Critics say this summer's deaths should have been a prompt for action around drug safety, rather than simply moving to close Fabric.
Steve Rolles, the senior policy analyst at Transform, called the move "a classic case of buck passing from those who are unwilling to understand or appreciate their role in creating an environment in which such tragedies become more - not less likely."
Edward Fox from drugs law NGO Release added: "Closing down nightclubs is a complete abdication of responsibility and does little to protect people’s health and wellbeing.
"The tragic deaths of two young people at the club should have been a turning point whereby Islington Council began to explore measures that would support implementation of proper harm reduction initiatives at the club."
Harry Shapiro, the Director of Drugwise, thinks the police, local authorities and club owners need to "put their heads together a bit on this and not just go for what would be the knee-jerk reaction of taking licenses away."
Drug use is a part of London’s nightlife and councils must accept that, critics argue.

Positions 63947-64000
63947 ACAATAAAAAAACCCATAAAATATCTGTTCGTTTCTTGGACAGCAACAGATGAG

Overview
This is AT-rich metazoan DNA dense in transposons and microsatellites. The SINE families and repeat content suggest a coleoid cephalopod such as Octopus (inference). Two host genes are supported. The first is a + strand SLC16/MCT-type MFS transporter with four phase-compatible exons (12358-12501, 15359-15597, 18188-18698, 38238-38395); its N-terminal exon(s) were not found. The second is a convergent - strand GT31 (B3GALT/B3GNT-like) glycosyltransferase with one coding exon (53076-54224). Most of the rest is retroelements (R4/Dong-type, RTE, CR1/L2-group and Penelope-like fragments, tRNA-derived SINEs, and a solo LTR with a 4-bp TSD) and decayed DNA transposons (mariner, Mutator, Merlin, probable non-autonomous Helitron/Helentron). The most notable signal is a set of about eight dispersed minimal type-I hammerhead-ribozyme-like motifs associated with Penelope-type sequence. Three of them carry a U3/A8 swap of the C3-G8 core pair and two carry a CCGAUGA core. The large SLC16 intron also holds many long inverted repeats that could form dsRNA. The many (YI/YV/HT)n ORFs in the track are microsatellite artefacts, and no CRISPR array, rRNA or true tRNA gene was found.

Focusing on safety measures like having drug workers on-site is not "condoning drug use" but rather "accepting the reality that people will take drugs, and often they will take drugs before they even arrive at the venue," according to Shaprio of Drugwise.
"Obviously you’ve got to have a zero tolerance policy anywhere but you’ve also got to be realistic," he said.
"You expect clubs and festival owners to do what they can to prevent drugs being used and sold on the premises, but there’s only so much a venue can do."
Some reports say that the famous night spots's efforts to combat drugs were as good, if not better, than those at other clubs.
"If the operational measures Fabric already have in place aren’t enough to satisfy a licence committee, then no club stands a chance," says Alan Miller, chairman of the Night Time Industries Association. "It’s obviously very sad people died," he sad, but claimed it was wrong to "isolate it and say it’s down to the responsibility of the nightclub".
"If you close Fabric, you’ll have to close every nightclub in Britain, because no one has the due diligence, extra staff and safety measures they employ,” he said in The Guardian.
Although Fabric resisted the use of sniffer dogs and scanners after a trial proved unsuccessful, measures like having first aiders and information on drugs on site have proved it "a superior operation given the circumstances it has to work under," according to writer Anna Cafolla on Dazed.
If Fabric stays closed, many say drug problems will just be displaced, in all likelihood to less regulated and more dangerous environments.
"They will go somewhere else," says Shapiro. "I don’t think that the closure of a venue makes drug use more or less dangerous, or will involve more or less drug use."
“Drug users and drug taking will never be eradicated completely," says BBC DJ B.Traits who is campaigning for in-club drug testing.